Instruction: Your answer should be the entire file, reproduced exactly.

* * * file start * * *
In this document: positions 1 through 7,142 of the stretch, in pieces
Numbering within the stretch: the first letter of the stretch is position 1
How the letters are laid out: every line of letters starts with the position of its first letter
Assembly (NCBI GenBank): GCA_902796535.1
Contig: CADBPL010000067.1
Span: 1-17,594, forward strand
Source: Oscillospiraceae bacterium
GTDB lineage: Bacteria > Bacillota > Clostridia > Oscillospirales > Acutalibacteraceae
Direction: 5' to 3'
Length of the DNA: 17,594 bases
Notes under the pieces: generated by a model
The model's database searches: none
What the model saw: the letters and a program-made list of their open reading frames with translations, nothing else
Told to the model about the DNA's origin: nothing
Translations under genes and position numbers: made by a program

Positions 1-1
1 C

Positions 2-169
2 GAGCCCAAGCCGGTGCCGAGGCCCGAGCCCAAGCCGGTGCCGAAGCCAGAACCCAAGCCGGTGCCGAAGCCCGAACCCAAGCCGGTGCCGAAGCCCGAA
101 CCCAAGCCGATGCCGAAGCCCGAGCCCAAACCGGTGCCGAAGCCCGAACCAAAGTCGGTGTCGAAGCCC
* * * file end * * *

In this document: positions 1 through 7,142 of the stretch, in pieces
Numbering within the stretch: the first letter of the stretch is position 1
How the letters are laid out: every line of letters starts with the position of its first letter
Assembly (NCBI GenBank): GCA_902796535.1
Contig: CADBPL010000067.1
Span: 1-17,594, forward strand
Source: Oscillospiraceae bacterium
GTDB lineage: Bacteria > Bacillota > Clostridia > Oscillospirales > Acutalibacteraceae
Direction: 5' to 3'
Length of the DNA: 17,594 bases
Notes under the pieces: generated by a model
The model's database searches: none
What the model saw: the letters and a program-made list of their open reading frames with translations, nothing else
Told to the model about the DNA's origin: nothing
Translations under genes and position numbers: made by a program

Positions 1-1
1 C

Positions 2-169
2 GAGCCCAAGCCGGTGCCGAGGCCCGAGCCCAAGCCGGTGCCGAAGCCAGAACCCAAGCCGGTGCCGAAGCCCGAACCCAAGCCGGTGCCGAAGCCCGAA
101 CCCAAGCCGATGCCGAAGCCCGAGCCCAAACCGGTGCCGAAGCCCGAACCAAAGTCGGTGTCGAAGCCC